Is it possible for a good to be both normal and inferior?
No, it is not possible for a good to be both normal and inferior. These are two categories that are opposites of one another so it is completely impossible to be both at once. Let us see why this is so.
The definition of an inferior good is that changes in the demand for this good are inversely related to changes in consumers’ incomes. That is, when the consumers’ incomes rise, demand for these goods falls and when consumers’ incomes fall, demand for these goods rises. We can imagine that something like instant ramen noodles would fall in this category, with people buying more of them as their incomes fell. If their incomes rose, they would tend to want better things and demand would fall.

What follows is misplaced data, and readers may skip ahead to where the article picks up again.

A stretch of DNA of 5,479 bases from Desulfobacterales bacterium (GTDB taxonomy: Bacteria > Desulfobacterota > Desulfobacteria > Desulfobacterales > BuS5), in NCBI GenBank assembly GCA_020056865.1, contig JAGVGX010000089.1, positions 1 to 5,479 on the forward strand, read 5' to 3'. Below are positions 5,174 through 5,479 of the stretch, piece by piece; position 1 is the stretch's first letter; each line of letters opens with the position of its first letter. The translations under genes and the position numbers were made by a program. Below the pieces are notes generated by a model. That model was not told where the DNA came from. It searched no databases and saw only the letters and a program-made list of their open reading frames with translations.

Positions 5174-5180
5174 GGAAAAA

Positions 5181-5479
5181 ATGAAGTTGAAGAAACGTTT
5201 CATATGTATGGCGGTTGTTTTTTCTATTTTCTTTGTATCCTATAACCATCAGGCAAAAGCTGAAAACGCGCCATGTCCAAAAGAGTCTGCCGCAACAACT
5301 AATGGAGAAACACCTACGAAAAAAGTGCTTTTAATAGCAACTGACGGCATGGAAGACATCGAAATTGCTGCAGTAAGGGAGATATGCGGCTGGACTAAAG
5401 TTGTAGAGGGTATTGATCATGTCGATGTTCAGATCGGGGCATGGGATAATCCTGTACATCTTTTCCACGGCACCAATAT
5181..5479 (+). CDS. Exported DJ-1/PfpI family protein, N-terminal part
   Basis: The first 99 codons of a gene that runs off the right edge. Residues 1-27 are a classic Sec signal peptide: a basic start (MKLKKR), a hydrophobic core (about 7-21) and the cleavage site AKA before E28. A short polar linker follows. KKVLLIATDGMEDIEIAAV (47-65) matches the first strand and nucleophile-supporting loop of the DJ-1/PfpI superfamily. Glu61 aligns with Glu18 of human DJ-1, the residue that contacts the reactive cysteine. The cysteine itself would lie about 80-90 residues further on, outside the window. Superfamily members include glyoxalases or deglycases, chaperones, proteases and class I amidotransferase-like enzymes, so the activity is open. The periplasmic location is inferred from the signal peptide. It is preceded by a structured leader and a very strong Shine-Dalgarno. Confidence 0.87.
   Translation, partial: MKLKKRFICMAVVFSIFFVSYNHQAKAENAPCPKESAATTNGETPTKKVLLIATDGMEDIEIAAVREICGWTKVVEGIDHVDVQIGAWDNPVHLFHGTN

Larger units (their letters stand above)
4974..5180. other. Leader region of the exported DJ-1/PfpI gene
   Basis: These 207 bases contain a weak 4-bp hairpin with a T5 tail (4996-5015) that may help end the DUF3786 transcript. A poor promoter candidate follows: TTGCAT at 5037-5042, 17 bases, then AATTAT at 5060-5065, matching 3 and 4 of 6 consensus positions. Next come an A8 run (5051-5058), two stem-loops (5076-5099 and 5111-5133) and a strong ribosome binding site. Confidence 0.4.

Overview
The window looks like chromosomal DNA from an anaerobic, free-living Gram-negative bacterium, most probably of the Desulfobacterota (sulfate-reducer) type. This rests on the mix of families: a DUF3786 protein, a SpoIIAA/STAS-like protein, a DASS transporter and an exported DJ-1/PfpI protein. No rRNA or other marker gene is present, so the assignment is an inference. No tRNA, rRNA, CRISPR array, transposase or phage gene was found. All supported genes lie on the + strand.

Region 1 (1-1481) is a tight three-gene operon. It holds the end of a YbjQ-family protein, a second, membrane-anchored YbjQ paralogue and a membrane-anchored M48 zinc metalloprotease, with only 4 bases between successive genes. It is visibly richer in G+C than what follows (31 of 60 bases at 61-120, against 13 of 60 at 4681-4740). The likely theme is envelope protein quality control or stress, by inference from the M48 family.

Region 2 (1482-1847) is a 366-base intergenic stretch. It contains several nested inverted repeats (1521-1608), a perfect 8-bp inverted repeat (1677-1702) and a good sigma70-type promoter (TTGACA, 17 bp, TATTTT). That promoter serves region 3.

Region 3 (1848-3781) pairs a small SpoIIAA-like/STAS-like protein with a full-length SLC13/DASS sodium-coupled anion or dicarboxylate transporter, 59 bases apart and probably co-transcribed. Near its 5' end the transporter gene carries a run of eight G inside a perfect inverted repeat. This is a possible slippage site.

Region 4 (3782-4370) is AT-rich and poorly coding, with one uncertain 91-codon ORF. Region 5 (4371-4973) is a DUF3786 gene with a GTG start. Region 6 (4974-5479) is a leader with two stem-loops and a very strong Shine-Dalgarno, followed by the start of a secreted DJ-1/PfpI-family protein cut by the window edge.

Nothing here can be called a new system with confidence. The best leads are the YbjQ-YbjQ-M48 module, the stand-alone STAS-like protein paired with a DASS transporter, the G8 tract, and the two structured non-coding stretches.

The definition of a normal good is that changes in demand are directly related to changes in consumers’ incomes. That is, when consumers’ incomes rise, so does demand for the product. Most products are like this. The more money we have, the more of a product we can afford and therefore the more we buy.
As you can see, these two definitions are mutually exclusive. If consumers’ income goes up, demand for a good cannot go up (normal good) and down (inferior good) at the same time. Therefore, a good cannot be both normal and inferior.